I’m on vacation this week! This post originally appeared at Skepchick.
There’s been a lovely and adorable video circulating on the tubes-osphere the last few days that I’m sure has helped bolster a comforting sense of optimism about the next generation’s understanding of gender. A little girl named Riley gets irate about the toy store’s division into a pink section and an “every other colour” section, and the way that marketers “trick” girls and boys into liking particular kinds of products:
While Riley has a precociously intuitive grasp of the fact that not every girl is going to like pink, glitter and princesses, she is initially incredulous at the suggestion that some boys may, and requires coaxing from her father to grasp the concept.
The last few weeks have seen an abundance of discussion regarding the “girl toys” vs. “boy toys” debate. British toy store Hamley’s has desegregated their sections, Lego is planning a new line marketed towards girls called Lego Friends, and there was the victory of Edmund Scientifics choosing to no longer divide their science kits into a “for girls” category of pink, perfumed, pretty ones and a “for boys” category of everything else.
Although for the most part I’m immensely happy to see this conversation happening, there are a few questions and issues I’ve felt have gotten a little bit lost in the shuffle.
For one, there has occasionally been a bit of venom directed towards pink and pretty and “feminine” things themselves rather than on the way these things are forced upon girls or how girls are expected to prefer them, which can reflect both internalized misogyny (Lauren from Teen Skepchick wrote an excellent post on this) and the issue of “femmephobia”.
Femmephobia, beautifully articulated in this article, is a particular subset of sexism that suggests that femininity and things regarded as feminine are inherently inferior, bad, weak, stupid, non-preferable, valueless, disempowering, etc. It comes in a lot of different forms… such as the way that boys, men and AMAB (“assigned-male-at-birth”) individuals are scorned (and often assaulted or killed) for expressing themselves in a feminine manner, possessing feminine characteristics, or enjoying feminine things, occurs to a far more severe extent than the scorn directed towards girls, women or AFAB individuals who express or enjoy conventionally masculine things. Given the assumed preferability of masculinity, the latter is seen as natural and understandable while the former is seen is as abhorrent, crazy and pathological. For a stark example, the psychological diagnosis “transvestic fetishism” is only applied to men and this requirement is written directly into the DSM. The explanations for this (“women have broader clothing choices”, for example) only emphasize the point.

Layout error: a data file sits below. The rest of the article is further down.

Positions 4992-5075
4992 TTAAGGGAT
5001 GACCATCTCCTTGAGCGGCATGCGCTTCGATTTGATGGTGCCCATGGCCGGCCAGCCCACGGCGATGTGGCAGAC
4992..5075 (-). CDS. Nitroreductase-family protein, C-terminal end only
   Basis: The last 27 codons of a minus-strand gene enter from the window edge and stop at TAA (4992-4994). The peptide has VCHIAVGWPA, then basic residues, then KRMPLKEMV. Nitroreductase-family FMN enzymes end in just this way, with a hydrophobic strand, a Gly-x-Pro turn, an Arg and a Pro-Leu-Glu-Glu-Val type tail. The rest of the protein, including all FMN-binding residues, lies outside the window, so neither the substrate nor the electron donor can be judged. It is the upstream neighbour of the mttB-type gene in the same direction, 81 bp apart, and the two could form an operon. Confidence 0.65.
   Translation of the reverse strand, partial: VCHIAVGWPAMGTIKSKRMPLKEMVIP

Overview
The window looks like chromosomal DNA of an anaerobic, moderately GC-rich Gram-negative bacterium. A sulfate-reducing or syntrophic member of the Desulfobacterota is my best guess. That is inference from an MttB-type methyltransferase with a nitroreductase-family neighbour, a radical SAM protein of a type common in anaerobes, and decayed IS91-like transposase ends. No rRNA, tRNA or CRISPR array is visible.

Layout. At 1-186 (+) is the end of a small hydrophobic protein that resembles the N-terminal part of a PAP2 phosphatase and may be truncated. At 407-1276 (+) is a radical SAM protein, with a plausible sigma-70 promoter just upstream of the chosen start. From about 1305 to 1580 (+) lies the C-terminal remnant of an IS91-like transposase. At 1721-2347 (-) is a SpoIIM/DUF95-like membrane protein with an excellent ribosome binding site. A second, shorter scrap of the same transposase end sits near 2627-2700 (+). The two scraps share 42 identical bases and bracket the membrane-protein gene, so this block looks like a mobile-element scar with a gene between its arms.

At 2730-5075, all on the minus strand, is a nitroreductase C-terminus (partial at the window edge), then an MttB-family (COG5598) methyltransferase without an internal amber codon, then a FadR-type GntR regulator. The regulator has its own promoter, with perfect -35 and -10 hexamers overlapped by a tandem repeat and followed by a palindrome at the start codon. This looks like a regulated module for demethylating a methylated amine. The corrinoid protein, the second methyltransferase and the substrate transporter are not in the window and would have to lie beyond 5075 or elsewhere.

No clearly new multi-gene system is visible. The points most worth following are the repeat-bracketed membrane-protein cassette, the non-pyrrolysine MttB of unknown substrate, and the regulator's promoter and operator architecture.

Given that femininity is only an associative, relational term, referring to things that are culturally associated with women (there is no actual inherent quality of “feminine” that anything can possess), denigration of that which is feminine is to denigrate that which is female-ish. The misogynist implications are fairly clear cut.